On Monday, 7 May 1984, polygraph operator Norman R. “Norm” Matzke of the King County, Washington Sheriff’s Office conducted a polygraph “test” of Gary Leon Ridgway regarding the deaths of prostitutes whose bodies had been dumped in or near the Green River beginning in 1982.
After passing the polygraph, Ridgway, who had been arrested on a prostitution-related charge in 1982, was discounted as a suspect. At the time of Ridway’s polygraph, investigators were primarily focused on an innocent suspect, Melvyn Wayne Foster, who had failed a polygraph “test” administered by Matzke on 20 September 1982.
In 2003, Ridgway, who had been identified as the perpetrator through DNA evidence, was convicted for the murders of 48 women, 42 of whom had disappeared prior to Ridgway’s 1984 polygraph session.
AntiPolygraph.org has obtained copies of Ridgway’s polygraph charts and is making them publicly available for the first time. The first chart is for what polygraph operators call a stimulation or “stim” test. Typically, the examinee is asked to write a number and to deny having selected it as the operator reads off a series of numbers including the number chosen. The operator then tells the subject that he reacted strongly when he denied having written the chosen number. This ploy is intended to convince the subject that the polygraph can read his mind.
AntiPolygraph.org has not received information regarding the number that Ridgway chose for the stim test.
Next, Ridgway was twice asked a series of nine questions, which are listed below, followed by his answers:
- Gary, you have heard all the questions on this test, are there any you are going to lie to? NO
- Regarding the deaths of prostitutes, have you told the police the complete truth about that? YES
- Is your true last name Ridgway? YES
- Have you ever caused the death of a prostitute? NO
- Before you were 30 years old, did you ever physically injure anyone without provocation? NO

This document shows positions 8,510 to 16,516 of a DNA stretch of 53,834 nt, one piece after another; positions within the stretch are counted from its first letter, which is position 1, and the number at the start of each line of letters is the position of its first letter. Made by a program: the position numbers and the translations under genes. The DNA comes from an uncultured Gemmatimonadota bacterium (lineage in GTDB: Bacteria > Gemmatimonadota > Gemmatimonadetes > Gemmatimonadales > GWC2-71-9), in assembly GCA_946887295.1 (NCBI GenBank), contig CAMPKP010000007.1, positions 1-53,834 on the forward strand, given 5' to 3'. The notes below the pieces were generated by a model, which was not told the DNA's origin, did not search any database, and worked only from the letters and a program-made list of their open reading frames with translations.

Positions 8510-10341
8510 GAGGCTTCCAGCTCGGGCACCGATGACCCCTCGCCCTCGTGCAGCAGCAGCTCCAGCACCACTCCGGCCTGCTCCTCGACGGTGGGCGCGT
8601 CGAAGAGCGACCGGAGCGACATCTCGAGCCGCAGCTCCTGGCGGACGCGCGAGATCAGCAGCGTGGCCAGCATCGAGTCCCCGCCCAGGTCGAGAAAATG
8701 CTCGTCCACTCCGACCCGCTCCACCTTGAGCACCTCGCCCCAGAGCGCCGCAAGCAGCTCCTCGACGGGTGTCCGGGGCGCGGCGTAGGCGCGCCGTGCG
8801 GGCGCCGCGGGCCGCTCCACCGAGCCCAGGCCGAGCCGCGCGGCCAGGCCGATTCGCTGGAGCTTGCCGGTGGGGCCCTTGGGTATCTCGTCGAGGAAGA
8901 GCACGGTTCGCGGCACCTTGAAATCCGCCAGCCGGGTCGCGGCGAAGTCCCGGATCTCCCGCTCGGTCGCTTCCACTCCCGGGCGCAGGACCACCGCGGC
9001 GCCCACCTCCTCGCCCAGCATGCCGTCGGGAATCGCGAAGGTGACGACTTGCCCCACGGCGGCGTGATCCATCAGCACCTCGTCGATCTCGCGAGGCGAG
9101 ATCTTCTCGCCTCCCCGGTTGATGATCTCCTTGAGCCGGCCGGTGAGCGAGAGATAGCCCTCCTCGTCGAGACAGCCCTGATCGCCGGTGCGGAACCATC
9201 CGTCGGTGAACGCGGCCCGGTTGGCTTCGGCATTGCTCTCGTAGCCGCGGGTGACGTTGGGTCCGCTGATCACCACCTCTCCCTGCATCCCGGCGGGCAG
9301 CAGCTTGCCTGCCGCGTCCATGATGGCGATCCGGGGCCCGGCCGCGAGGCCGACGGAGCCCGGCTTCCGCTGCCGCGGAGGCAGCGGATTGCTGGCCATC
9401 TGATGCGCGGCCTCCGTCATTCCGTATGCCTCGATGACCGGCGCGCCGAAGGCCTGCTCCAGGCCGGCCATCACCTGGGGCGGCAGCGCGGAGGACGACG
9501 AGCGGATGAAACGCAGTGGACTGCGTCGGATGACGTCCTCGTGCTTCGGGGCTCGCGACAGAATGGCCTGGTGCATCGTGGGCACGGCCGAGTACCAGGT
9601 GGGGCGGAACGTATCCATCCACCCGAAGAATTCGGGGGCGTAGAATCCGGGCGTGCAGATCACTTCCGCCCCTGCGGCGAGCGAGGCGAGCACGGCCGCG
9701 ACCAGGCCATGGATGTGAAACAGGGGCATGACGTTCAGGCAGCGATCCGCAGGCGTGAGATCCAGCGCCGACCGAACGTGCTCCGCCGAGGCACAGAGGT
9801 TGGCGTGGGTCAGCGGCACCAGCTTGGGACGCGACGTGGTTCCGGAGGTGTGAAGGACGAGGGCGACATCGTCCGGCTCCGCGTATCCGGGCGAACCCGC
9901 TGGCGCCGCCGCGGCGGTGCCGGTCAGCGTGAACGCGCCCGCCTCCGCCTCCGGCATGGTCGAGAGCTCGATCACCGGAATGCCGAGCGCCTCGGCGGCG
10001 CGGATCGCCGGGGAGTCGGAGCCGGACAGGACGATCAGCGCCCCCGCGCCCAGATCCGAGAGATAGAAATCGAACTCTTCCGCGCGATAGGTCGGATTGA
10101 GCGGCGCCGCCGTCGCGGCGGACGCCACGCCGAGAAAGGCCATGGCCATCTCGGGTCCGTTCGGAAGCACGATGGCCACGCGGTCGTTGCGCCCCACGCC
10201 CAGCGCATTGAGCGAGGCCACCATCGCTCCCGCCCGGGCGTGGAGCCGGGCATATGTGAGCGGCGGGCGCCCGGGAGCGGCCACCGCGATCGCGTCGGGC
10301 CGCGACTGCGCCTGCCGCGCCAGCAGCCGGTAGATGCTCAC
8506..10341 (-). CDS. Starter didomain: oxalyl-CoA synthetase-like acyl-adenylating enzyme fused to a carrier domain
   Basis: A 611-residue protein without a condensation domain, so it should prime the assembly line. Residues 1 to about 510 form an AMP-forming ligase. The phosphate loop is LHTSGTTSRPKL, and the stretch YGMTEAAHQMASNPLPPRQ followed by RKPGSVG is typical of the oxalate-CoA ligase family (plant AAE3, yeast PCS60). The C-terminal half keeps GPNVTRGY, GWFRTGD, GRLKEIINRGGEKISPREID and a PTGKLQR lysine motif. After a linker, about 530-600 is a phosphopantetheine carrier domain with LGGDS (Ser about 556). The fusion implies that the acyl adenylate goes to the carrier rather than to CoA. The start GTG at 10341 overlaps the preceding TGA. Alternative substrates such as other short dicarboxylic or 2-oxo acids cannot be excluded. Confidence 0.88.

- Were you born in the state of Utah? YES
- Do you know of anyone who has killed a prostitute? NO
- Before you were 30 years old, did you ever lie about someone to get them into serious trouble? NO
- Have you taken any illegal drug or narcotic in the last 48 hours? NO
Questions 1 and 2 appear to be so-called “sacrifice relevant” questions. That is, although they are relevant, they are not scored.
Questions 3 and 6 are irrelevant questions that also are not scored. They serve as “buffers” between sets of relevant and so-called “control” or comparison questions.
Questions 4 and 7 are the relevant questions: they directly concern the matter under investigation.
Questions 5 and 8 are probable-lie “control” questions, to which the subject is secretly expected to lie. Ridgway passed the polygraph because his reactions to these “control” questions were deemed stronger than his reactions to the relevant questions (4 and 7). For more about how polygraph charts are scored, see Chapter 3 of our free book, The Lie Behind the Lie Detector.
It is not clear what purpose question 9, which was not scored, was intended to serve.
The above question list is included in a training document (PDF) prepared by polygraph operator Bob Littlejohn. The document also includes the following notes:
At the time of the polygraph, the subject was a single, 35 year old male. He denied any recent medication or surgery. He denied any nervous disorder or having ever been confined to an Institution. Ridgway denied any “experimentation” with marijuana; speed; LSD; narcotic; or, hallucinogen. He also denied any recent alcohol use.
Ridgway stated his health was, “good”, and denied any history of ulcers; heart condition; emphysema; asthma; tuberculosis; hay fever; breathing problems; diabetes; epilepsy; and, blackouts.
The charts below are from the first and second askings of the above list of questions:
The case of Green River Killer Gary Leon Ridgway is a tragic example of how misplaced faith in the pseudoscience of polygraphy can lead to investigative misdirection, with deadly consequences. A similar case is that of suspected serial killer John Arthur Ackroyd, who in 1977 escaped accountability when a woman he raped failed a police-administered polygraph “test,” while Ackroyd passed one.
For previous discussion of the Ridgway case, see the message board thread, Gary Leon Ridgway, Deadliest Serial Killer in U.S. History, Passed Polygraph and Killed Again.
AntiPolygraph.org sent an e-mail inquiry to polygraph operator Norman R. Matzke seeking comment, but did not receive a reply prior to publication of this article.
I believe that the creators of the polygraph intended it as a joke.